By Michael Goldstein
By Dennis Romero
By Sarah Fenske
By Matthew Mullins
By Patrick Range McDonald
By LA Weekly
By Dennis Romero
By Simone Wilson
I'd really hate to have to forgo the affectionate mail I get every time I write about the Ballona Wetlands/Playa Vista controversy. But it seems I can stop beating this particular dead horse for a while. Since the anti-Playa forces' wrong-way win in federal court - provoking a decision that halted wetlands conservation at Playa Vista but let construction go full speed ahead - the Save-All-Ballona crowd have been placed, to put it modestly, on the defensive.
And the news from the bench is only accelerating. On August 21, U.S. District Judge Ronald Lew, who ruled in favor of the original anti-Playa suit, denied a motion by the plaintiffs, CALPIRG-Ballona Wetlands Land Trust, to expand the 16 acres Lew had set aside for study as a restoration. A week later, the defendant Playa Vista developers' appeal of Lew's June ruling, which seeks to erase any cloud of judicial intervention, was put on the appellate-court fast track.
The path may be convoluted, but there is some measure of justice in this judicial crisscross. To quote Times columnist Robert A. Jones, "[T]he campaign to 'Save Ballona' amounts to a big lie. A big lie that already has managed to cripple some of the restoration of Ballona and could scuttle it altogether."
True enough, but this big lie could do even worse than that. Here's the background: 15 years ago, the land in question belonged to the Summa Corp., a.k.a. the estate of Howard Hughes. Summa wanted a Playa Vista development that would have been about as ecologically friendly as Rockefeller Center. The Friends of Ballona Wetlands, after a heroic round of resistance, managed to strike a deal that preserved 30 percent of this land, including all the wetlands. It also got the project scaled down dramatically.
Now come the Trustafarians, in their many guises, to say this is not good enough. Their misfired lawsuit was intended to halt all development, so the Trustafarians could grab the entire property to make a nature preserve. Nice Idea. But talk about The Impossible Dream.
If it were somehow stopped, developer Playa Capital would be financially obliged to turn the entire tract over to a fresh gang of capitalists. The Trustafarians - I call them that because they have tended to call themselves and their alleged adherent groups Earth Trusts, Land Trusts and so forth - say that if Playa Vista bows out, they'll intervene and somehow raise the up to $500 million needed to buy the entire place for a park. That's around a $140 contribution from every one of the 3.6 million men, women and children in Los Angeles. All for a Westside park many of them will never see. Do tell us another one.
Trust, of course, means unswerving belief. It's an attractive locution: That's why it is so copiously abused. It was once used to describe the industrial monopolies - the Beef Trusts, the Oil Trusts - that killed competition, fixed prices and lowered product quality. Now it's the Land Trust and all its sometime little trusts.
For 25 years, whatever you thought of their goals, you could usually trust environmental activists to get their facts straight - unlike the big companies and government agencies they opposed. The "tree huggers" were right about air and water pollution, about nuclear energy, recycling, the need to conserve. The rest of the world has finally begun to listen.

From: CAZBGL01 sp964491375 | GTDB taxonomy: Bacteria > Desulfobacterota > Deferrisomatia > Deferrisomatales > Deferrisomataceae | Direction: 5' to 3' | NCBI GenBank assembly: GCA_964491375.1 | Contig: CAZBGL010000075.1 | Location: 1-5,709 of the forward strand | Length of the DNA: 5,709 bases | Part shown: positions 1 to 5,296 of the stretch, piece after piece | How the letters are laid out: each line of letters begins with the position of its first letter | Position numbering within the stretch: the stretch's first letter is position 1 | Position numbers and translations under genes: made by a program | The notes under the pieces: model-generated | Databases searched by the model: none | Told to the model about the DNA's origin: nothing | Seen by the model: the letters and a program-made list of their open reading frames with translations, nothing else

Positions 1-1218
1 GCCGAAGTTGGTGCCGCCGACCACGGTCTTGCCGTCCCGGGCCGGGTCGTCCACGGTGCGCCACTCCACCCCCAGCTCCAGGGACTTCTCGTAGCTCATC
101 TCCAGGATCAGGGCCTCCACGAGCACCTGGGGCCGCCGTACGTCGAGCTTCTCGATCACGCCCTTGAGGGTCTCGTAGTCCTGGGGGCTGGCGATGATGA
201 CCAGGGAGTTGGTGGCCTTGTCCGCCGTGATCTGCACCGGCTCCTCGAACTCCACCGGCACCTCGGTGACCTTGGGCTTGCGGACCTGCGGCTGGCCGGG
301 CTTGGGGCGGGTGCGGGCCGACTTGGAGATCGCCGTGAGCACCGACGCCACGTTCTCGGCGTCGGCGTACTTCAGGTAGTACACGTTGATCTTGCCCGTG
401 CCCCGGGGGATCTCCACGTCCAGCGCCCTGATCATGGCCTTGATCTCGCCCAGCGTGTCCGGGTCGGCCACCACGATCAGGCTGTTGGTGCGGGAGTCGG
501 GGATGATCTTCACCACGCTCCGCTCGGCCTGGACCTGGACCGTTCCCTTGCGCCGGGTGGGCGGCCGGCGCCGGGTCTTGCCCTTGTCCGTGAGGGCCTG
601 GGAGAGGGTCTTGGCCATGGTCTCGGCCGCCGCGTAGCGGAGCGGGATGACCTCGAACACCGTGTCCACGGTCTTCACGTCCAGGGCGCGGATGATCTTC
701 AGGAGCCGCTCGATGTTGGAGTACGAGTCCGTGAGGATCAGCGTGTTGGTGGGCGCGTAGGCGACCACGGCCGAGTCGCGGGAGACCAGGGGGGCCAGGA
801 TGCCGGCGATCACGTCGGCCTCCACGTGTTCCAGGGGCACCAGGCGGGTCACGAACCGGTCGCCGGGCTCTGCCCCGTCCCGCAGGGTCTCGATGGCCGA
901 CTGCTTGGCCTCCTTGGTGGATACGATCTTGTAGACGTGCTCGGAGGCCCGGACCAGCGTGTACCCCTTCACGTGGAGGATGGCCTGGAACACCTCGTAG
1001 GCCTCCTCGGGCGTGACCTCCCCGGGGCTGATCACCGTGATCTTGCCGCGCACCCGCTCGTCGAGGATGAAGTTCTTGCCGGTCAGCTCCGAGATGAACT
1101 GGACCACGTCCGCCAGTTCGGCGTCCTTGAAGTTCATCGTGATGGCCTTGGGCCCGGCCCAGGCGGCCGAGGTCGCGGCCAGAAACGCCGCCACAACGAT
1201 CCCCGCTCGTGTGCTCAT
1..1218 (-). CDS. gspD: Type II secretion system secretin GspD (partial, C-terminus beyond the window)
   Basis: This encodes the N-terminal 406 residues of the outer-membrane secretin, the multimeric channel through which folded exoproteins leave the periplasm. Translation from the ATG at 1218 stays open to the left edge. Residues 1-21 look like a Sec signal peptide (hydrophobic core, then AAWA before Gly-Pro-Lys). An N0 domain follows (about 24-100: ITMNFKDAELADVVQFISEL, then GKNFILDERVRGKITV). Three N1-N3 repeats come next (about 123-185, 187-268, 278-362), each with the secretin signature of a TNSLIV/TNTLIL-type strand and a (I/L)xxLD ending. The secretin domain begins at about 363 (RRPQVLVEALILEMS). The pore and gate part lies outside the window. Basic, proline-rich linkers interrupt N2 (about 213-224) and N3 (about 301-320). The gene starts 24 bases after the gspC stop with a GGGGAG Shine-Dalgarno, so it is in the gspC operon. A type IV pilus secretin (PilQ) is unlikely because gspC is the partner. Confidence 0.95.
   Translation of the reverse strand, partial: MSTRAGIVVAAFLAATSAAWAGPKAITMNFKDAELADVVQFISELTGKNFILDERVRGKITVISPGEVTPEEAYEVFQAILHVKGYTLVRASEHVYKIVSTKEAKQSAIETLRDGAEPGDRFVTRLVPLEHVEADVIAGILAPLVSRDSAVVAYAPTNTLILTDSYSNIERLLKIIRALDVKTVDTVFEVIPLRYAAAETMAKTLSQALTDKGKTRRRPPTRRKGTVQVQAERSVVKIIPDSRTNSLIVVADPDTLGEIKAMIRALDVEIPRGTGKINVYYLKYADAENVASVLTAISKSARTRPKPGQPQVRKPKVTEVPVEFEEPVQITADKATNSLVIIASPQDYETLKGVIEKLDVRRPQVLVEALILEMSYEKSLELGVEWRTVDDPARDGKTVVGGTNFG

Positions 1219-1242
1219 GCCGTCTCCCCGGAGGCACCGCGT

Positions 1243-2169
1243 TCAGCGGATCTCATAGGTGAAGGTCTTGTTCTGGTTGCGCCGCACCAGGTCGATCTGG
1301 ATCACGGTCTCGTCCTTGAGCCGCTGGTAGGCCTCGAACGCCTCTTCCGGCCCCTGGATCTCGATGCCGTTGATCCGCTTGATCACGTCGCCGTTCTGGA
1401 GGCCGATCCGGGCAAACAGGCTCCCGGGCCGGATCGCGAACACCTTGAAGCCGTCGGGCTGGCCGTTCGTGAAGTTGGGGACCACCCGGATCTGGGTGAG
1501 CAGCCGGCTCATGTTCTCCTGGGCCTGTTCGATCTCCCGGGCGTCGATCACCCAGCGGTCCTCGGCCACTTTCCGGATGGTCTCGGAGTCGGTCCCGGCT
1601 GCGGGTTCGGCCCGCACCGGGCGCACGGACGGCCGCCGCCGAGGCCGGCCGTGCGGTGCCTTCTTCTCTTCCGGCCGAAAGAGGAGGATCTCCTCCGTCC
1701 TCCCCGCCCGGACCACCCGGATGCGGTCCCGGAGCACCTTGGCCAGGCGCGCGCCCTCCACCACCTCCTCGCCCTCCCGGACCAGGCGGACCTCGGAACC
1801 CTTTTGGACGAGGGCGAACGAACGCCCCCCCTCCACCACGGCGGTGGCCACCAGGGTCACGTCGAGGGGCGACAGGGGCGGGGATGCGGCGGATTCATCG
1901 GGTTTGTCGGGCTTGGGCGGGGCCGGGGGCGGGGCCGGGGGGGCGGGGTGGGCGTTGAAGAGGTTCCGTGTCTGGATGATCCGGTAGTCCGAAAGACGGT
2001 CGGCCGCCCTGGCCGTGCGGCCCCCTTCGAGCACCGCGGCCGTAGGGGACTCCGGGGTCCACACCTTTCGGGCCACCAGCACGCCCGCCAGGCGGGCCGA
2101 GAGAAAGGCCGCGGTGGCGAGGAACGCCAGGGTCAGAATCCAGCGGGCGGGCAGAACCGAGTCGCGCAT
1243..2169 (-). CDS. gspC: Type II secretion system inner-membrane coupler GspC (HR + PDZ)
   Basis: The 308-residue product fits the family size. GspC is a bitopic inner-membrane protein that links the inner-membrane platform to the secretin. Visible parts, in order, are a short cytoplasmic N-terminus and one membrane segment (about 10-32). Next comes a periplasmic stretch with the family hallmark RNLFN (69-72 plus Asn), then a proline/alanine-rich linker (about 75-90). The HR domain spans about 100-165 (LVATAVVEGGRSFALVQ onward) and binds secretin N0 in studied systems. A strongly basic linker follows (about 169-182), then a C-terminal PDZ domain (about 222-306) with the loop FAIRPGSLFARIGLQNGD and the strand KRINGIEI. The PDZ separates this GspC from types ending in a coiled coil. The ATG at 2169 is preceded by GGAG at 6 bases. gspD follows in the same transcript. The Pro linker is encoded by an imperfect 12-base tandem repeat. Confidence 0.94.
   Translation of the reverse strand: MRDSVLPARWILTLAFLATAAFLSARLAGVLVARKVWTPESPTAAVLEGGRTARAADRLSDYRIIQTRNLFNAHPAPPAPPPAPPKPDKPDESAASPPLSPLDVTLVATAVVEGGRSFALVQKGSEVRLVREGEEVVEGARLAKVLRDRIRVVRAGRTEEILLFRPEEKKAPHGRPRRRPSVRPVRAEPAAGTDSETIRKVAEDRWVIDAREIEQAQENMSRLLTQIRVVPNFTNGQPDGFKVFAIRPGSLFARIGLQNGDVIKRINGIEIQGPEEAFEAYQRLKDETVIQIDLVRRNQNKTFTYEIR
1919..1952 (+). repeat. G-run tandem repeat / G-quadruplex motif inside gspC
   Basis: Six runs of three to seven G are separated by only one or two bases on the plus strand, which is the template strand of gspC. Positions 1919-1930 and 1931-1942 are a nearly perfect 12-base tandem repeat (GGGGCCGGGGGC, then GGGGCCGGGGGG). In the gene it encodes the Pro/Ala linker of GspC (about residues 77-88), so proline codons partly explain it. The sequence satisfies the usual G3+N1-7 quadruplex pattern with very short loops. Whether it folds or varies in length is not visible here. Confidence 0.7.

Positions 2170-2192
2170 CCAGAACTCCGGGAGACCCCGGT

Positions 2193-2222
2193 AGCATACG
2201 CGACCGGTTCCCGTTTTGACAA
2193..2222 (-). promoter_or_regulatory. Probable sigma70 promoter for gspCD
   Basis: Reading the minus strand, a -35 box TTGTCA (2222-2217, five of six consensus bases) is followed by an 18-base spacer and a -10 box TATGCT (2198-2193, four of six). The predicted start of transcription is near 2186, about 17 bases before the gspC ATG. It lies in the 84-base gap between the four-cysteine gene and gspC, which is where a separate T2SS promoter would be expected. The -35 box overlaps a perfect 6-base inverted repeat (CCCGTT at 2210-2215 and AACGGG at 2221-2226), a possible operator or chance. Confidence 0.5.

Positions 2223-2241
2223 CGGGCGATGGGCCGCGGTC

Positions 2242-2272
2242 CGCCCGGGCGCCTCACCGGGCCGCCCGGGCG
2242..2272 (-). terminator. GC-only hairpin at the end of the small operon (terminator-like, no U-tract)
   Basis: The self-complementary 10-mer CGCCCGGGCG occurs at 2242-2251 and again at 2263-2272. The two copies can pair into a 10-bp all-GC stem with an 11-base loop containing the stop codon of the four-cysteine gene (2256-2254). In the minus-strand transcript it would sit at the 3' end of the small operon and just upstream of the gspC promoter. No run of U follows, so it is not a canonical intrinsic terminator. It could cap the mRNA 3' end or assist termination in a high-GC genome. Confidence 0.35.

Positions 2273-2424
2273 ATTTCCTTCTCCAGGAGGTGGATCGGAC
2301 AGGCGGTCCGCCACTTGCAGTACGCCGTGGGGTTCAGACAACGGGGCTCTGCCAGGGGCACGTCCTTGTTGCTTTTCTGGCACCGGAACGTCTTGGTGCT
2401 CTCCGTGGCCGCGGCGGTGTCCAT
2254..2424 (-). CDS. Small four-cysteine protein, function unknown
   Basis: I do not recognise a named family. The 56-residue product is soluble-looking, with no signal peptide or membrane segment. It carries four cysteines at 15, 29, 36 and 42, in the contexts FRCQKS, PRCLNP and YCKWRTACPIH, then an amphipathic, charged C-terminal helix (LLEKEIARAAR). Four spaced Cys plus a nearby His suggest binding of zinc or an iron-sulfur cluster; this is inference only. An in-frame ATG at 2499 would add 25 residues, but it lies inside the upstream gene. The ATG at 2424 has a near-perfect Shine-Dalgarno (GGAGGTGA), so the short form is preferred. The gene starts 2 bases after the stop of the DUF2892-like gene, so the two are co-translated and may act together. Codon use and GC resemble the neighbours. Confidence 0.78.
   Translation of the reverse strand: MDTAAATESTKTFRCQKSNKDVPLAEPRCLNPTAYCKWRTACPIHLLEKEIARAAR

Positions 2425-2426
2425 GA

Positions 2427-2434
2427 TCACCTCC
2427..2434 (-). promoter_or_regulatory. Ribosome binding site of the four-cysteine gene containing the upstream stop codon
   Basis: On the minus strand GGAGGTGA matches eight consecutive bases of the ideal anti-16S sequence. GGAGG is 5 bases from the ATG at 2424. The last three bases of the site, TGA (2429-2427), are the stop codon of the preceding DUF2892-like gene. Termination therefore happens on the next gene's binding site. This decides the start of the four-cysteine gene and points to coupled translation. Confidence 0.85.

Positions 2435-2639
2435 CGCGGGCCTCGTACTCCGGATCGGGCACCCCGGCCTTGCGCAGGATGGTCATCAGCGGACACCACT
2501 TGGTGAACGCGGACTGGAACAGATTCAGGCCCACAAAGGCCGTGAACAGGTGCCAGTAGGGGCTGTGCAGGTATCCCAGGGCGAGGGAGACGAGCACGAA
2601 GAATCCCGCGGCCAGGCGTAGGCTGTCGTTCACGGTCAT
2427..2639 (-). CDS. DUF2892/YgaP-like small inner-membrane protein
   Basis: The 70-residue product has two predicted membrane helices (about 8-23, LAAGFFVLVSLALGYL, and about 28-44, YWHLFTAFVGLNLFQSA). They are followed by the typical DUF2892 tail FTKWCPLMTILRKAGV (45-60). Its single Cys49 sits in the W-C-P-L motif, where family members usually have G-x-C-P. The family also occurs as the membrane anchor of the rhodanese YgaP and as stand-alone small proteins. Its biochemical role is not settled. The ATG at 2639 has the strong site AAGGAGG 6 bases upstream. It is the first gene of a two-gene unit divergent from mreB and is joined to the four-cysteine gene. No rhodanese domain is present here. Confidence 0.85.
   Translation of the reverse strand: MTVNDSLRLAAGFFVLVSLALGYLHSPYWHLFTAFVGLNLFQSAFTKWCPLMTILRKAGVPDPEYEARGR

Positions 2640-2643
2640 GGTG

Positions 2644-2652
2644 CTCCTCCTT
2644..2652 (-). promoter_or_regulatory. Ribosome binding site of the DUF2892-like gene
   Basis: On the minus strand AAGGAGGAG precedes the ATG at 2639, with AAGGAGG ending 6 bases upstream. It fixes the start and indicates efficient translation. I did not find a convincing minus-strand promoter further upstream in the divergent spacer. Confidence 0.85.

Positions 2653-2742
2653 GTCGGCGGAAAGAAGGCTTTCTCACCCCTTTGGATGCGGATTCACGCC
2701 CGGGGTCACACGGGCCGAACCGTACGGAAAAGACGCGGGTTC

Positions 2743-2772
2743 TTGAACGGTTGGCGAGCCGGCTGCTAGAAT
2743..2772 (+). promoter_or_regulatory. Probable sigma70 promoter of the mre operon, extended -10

At Ballona, however, we see this credibility pattern reversed. The "environmentalists" now make the incredible claims, while the developers, of all people, seem to be telling the truth. Now, it's one thing when the Ballona Trustafarian posturers strangle reality by claiming - as Jones pointed out, purely for the sake of the publicity it generates - that Steven Spielberg is behind the Ballona development. Or that all 1,087 acres of the Playa Vista property are necessary to the survival of the wetlands. It's quite another when formerly legitimate, trustworthy organizations like CALPIRG, the Sierra Club and Greenpeace endorse these lies out of mere fellow-traveling softheadedness and what seems like a knee-jerk resentment of people who wear suits.
Wendy Wendlandt, the political director for CALPIRG in Los Angeles, holds to the notion that the Friends of Ballona compromise gave too much away, as does Rose MacHardy of the Sierra Club Ballona Wetland Task Force. "The paltry 160 acres is not enough," MacHardy declares. "It would not do the job of preserving the wetlands."
But these are easy judgments, arrived at late in the game, formed more from allegiance than through the hard process of negotiation that went before. And they come at a cost.
Because these well-recognized public institutions have associated themselves with the Trustafarians' falsehoods, now you can't believe anything they say about anything. And a quarter-century of trust - the real, original thing, not the capitalized, proper-noun kind - is suddenly being forfeited by a movement that's done more than any other to change the face of America for the better in the last generation.
This summer marks the 13th anniversary of one of the Tom Bradley administration's least-acclaimed major accomplishments: the Downtown Area Short Hop - DASH, for short - bus service. This municipal operation kicked off in 1985 with the help of the USC marching band (complete with gold-tone plastic Trojan helmets) and lots of colored balloons. Balloons, you may recall, were big in those days.
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